Forward Contract Reformation - Senator Mike Enzi (R-WY) has introduced legislation that would prohibit or restrict the use of forward contracts for livestock. S. 960, the "Captive Supply Reform Act," would amend the Packer and Stockyards Act to outlaw "forward contract" and "formula price" as defined by the legislation. A forward contract would be defined as an "oral or written contract for the purchase of livestock that provides for the delivery of the livestock to a packer at a date that is more than seven days after the date on which the contract is entered into." The legislation defines formula price as "any price term that establishes a base from which a purchase price is calculated on the basis of a price that will not be determined or reported until a date after the day the forward price is established." Enzi said in a press release, "Requiring a firm base price in an open and transparent market ends the potential for price discrimination, price manipulation and undue preferences."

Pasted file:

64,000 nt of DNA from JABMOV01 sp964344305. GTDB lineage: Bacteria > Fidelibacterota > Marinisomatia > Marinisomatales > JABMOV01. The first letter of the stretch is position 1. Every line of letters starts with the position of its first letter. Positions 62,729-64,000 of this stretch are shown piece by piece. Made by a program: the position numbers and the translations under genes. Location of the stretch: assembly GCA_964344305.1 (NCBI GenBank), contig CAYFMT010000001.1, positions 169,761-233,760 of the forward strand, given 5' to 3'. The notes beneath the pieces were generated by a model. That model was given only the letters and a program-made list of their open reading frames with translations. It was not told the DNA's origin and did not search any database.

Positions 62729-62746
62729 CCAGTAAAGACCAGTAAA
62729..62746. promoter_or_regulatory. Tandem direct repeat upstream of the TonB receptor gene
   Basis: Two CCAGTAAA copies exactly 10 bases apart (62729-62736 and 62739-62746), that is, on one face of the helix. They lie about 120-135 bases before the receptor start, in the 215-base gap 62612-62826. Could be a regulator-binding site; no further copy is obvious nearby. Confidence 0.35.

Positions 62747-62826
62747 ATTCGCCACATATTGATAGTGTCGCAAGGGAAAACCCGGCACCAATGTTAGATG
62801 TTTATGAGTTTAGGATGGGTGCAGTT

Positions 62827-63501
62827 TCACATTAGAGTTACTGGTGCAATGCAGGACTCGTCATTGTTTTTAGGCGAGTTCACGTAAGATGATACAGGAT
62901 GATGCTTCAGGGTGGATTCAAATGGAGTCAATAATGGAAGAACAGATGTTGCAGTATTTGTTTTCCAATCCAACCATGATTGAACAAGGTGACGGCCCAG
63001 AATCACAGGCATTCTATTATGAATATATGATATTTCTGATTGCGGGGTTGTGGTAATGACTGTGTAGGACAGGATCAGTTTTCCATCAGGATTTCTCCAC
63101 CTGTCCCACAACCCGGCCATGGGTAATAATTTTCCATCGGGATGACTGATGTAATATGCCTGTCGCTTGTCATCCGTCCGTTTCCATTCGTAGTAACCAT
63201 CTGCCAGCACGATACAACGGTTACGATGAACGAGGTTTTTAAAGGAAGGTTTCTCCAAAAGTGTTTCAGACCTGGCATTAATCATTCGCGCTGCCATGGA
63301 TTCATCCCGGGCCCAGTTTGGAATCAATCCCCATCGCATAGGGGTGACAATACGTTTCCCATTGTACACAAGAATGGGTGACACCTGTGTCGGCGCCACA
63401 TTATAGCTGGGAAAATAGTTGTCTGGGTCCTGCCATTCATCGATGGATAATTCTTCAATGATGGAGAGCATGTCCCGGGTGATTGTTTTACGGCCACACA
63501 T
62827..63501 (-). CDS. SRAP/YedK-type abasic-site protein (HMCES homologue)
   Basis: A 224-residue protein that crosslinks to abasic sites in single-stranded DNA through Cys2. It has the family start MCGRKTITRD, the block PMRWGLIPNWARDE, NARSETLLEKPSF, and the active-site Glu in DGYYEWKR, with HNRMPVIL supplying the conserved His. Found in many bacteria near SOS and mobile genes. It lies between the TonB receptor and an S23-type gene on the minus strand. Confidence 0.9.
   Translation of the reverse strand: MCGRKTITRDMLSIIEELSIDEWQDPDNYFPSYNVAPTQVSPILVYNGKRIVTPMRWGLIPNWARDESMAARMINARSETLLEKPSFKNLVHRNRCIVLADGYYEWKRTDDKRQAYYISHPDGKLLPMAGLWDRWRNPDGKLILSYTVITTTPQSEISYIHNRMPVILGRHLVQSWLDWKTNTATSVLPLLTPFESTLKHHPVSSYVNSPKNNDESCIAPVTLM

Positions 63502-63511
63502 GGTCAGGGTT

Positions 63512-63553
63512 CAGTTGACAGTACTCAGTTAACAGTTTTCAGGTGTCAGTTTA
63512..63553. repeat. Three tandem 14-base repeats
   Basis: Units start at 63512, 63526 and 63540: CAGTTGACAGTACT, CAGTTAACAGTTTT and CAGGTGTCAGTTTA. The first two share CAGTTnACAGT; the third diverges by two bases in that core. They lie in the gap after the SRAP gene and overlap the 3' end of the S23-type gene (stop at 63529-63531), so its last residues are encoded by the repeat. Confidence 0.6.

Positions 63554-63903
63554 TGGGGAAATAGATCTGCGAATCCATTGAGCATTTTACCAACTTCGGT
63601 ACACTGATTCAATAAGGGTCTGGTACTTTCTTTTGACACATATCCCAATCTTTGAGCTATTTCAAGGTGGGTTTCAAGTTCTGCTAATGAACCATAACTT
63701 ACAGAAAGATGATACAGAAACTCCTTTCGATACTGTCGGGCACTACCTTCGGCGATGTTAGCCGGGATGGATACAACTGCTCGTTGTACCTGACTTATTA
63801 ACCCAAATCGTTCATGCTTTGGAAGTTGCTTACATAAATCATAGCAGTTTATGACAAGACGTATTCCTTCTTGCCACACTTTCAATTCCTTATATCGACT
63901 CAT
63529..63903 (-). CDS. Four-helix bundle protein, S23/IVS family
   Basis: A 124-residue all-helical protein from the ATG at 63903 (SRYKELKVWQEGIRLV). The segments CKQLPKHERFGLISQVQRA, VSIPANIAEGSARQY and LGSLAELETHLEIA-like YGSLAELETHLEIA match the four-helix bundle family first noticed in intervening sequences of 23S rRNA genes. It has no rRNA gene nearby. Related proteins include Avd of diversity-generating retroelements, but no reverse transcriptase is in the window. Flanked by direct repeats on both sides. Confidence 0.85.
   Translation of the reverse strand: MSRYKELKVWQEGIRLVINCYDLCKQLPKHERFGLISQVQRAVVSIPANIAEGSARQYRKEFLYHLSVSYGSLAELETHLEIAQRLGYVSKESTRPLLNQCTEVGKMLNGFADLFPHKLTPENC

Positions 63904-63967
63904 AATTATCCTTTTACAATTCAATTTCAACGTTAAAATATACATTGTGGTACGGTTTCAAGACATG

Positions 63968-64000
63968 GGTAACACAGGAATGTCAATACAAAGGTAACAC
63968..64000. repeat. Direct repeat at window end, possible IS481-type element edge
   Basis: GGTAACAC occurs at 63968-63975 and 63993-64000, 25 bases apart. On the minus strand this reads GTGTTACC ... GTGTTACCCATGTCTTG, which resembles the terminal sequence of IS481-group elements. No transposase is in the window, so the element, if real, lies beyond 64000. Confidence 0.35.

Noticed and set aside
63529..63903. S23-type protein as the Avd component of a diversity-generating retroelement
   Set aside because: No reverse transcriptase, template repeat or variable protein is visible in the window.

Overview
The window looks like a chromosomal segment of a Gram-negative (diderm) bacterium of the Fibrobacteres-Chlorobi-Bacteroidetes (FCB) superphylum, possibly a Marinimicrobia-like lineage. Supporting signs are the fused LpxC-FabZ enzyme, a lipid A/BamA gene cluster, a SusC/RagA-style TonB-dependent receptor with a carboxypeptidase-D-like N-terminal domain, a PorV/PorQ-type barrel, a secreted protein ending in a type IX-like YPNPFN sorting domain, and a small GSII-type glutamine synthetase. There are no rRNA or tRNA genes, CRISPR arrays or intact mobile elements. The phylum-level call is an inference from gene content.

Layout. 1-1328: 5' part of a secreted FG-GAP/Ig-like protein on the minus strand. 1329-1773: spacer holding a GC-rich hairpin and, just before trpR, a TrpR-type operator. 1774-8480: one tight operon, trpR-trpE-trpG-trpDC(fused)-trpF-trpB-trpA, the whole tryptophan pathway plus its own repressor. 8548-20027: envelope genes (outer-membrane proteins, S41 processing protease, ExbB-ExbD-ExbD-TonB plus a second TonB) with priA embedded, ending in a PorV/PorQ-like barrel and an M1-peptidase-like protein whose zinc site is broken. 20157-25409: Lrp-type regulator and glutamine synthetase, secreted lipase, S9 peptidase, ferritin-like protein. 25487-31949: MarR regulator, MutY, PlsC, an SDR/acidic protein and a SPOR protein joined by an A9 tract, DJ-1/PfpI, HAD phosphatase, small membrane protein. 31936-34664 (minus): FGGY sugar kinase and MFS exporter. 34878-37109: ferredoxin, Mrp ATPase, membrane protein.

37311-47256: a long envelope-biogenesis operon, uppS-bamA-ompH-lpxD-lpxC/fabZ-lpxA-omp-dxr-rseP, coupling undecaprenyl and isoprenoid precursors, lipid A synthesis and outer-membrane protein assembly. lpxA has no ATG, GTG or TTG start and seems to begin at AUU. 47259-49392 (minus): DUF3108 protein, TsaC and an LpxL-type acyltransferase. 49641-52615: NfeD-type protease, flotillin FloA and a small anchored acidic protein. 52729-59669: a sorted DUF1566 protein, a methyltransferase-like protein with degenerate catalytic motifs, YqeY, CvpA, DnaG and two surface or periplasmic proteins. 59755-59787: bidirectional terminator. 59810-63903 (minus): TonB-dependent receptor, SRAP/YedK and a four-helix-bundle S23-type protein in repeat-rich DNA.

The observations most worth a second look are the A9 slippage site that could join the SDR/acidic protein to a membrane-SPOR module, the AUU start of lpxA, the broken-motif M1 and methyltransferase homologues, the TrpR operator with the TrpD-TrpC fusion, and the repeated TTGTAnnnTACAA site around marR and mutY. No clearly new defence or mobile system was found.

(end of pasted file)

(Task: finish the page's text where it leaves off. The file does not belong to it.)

Brazil Suspends Meat Shipments to U.S. - Brazil has tentatively agreed to USDA's request to voluntarily suspend shipments of meat products to the United States. USDA will be sending a team of inspectors to Brazil to help implement the necessary inspection oversight at Brazilian facilities.

Farm Bill Listening Sessions - Secretary of Agriculture Mike Johanns announced this week that USDA will conduct a "nationwide series of listening sessions" concerning the 2007 Farm Bill, beginning as early as this summer. These sessions will help USDA develop their policy for the farm bill debate. Johanns said, "There certain issues that I am especially interested in hearing about. Are we doing enough to encourage and support the next generation of farmers and people who are interested in starting out in production agriculture? Are we fostering the right kind of atmosphere for farmers and ranchers, one in which the opportunity to succeed is there? And, is there more that we can do to expand this administration's groundbreaking success with cooperative conservation, conservation that works with agriculture and not against it?"